Magazine article Gramophone

Convert Technologies Plato: A British-Made All-in-One System for Music Ripping, Storage and Playback Is Designed to Make 'Computer Music' User-Friendly

Magazine article Gramophone

Convert Technologies Plato: A British-Made All-in-One System for Music Ripping, Storage and Playback Is Designed to Make 'Computer Music' User-Friendly

Article excerpt

An acquaintance is downsizing and would like to have all his favourites to hand without one wall of his room being taken up with a hi-fi system and another two with shelves full of CDs and LPs. So I sat down to explain to him just how easy it would be to convert his library into computer files, then--if he wanted--make it available in every room of his new abode. However, after a while I became aware that he'd stopped nodding, let alone asking questions, and had lapsed into silence.

'Still following all this?' I asked, to which the reply was a thinly-disguised sigh and 'I thought you said all this stuff was simple ...'

Then he delivered the killer blow: 'Right now,' he said, 'if I want to play a favourite work I just pull it off the shelf, put it on the turntable or in the CD player, and it plays --why can't this stuff just work like that?'

Clearly he's not the only one for whom all the initial faffery is a disincentive: British tech company Convert Technologies has developed its Plato system for just that kind of buyer. Headquartered in Derby, but with its R&D base in a converted stable-block in a very rural bit of Berkshire, the company was founded as Entotem as recently as 2013, has just rebranded as Convert Technologies, and has taken 'Home Entertainment for All' as the maxim of its first product. Plato is a one-box solution designed to record, store and play back record, CD, video and DVD collections with minimal fuss.

It's a deceptively simple-looking unit, smaller than most hi-fi components at around 37cm wide and 13 cm tall, and with a prominent display on the front panel. A choice of finishes is available, from the more obvious black and white gloss or satin through to black and white, red or silver, with others to order, and you can opt to have it with either a 2TB conventional hard disk, or a 1TB solid state drive.

In fact, there are several versions of the Plato: the 'standard' model is 2999 [pounds sterling], with premium finishes adding 300 [pounds sterling] and the SSD option 540 [pounds sterling], and comes complete with moving magnet/moving coil phono input, three line-ins, plus one coaxial and three optical digital inputs. Amplification is built-in, delivering 45W per channel via pro-type Neutrik speaker terminals (for which the company can supply adaptors or speaker cables, although a version with conventional speaker terminals is planned), and there are also pre-outs to allow the unit to be connected to external amplification or active speakers.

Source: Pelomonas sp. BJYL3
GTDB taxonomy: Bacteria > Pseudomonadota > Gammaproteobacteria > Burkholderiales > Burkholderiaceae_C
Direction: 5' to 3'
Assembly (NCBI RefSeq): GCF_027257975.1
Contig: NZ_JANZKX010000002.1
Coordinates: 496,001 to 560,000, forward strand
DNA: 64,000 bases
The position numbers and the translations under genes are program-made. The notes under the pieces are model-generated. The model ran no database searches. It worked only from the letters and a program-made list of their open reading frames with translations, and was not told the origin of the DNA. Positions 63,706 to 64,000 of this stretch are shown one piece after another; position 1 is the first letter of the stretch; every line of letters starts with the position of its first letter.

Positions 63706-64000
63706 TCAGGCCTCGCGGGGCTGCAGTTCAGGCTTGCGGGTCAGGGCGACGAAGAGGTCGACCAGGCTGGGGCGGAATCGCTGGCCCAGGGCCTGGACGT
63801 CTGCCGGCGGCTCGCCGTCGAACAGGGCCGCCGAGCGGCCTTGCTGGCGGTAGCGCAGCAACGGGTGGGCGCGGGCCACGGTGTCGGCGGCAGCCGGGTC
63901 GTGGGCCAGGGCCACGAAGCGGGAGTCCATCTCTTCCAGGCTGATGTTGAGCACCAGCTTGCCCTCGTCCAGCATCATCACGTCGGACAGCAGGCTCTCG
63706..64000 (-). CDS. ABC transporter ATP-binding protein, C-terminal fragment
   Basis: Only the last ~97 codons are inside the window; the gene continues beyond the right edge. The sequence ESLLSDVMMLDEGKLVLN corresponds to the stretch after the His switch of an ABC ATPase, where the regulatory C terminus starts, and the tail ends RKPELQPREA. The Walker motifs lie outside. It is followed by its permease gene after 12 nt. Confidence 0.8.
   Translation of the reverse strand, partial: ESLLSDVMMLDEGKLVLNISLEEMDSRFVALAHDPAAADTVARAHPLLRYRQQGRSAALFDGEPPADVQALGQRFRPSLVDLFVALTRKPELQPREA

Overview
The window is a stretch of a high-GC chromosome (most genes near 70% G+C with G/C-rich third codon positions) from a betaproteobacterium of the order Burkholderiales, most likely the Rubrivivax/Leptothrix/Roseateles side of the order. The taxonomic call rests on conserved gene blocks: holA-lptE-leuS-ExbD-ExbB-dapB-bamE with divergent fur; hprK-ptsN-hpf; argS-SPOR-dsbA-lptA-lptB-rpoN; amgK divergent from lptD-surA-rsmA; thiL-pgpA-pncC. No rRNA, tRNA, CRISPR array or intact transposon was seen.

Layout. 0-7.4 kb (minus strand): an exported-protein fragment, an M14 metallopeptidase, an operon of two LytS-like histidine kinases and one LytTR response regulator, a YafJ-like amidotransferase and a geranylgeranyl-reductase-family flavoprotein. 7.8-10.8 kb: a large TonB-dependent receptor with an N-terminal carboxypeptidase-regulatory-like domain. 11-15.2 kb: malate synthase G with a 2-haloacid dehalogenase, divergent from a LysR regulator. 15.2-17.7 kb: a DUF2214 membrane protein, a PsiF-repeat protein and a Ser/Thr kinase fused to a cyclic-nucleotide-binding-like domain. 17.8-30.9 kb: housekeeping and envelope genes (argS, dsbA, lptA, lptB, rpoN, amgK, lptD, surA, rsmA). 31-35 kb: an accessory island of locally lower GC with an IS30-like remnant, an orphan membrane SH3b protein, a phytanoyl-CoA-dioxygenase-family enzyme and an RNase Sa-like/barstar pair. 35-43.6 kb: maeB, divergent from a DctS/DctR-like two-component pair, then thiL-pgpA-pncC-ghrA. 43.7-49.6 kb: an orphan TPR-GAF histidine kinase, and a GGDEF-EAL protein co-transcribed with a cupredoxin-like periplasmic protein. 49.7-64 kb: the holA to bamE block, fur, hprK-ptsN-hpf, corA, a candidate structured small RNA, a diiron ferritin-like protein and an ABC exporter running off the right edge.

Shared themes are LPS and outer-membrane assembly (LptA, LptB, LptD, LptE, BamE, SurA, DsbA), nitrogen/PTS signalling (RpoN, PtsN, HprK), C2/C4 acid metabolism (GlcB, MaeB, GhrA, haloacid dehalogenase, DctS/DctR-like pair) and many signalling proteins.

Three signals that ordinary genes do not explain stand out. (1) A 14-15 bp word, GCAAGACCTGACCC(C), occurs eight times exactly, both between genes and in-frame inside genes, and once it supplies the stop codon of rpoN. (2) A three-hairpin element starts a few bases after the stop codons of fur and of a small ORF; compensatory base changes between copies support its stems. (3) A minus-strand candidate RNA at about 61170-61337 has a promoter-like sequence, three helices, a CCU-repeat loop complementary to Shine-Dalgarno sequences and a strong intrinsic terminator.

If you already have such amplification or speakers, the Plato Pre, starting from 2400 [pounds sterling] depending on colour and hard drive, leaves out the power amplification and has only pre-amp-level outputs, while those who have their own phono stage, or don't want to 'rip' vinyl LPs, can opt for the simplest model, the 1899 [pounds sterling] Plato Lite, which again is designed for use with an external amplifier. (There's also a fourth variant, the 3999 [pounds sterling] Class A, which replaces the conventional Class AB amplification of the standard model with non-switching Class A amps, using digital sampling of the signal to monitor and regulate the output transistor biasing to tackle the problem of increased heat dissipation inherent in all Class A designs.)

All the Plato models use the same control platform, which runs on a modified version of the Android operating system, and can be controlled over a home network using Plato apps running on a tablet or smartphone. In addition, the display--and of course videos stored on the device--can be viewed on a TV connected via the unit's HDMI output. Other connections extend to Ethernet networking and a pair of USB-Type B connections for the addition of extra storage on the rear panel, plus a further mini USB socket, while there's another USB connection on the front.


As my introduction suggested, setting up for ripping/storing music can be complex, but the beauty of the Plato is that it just works. …

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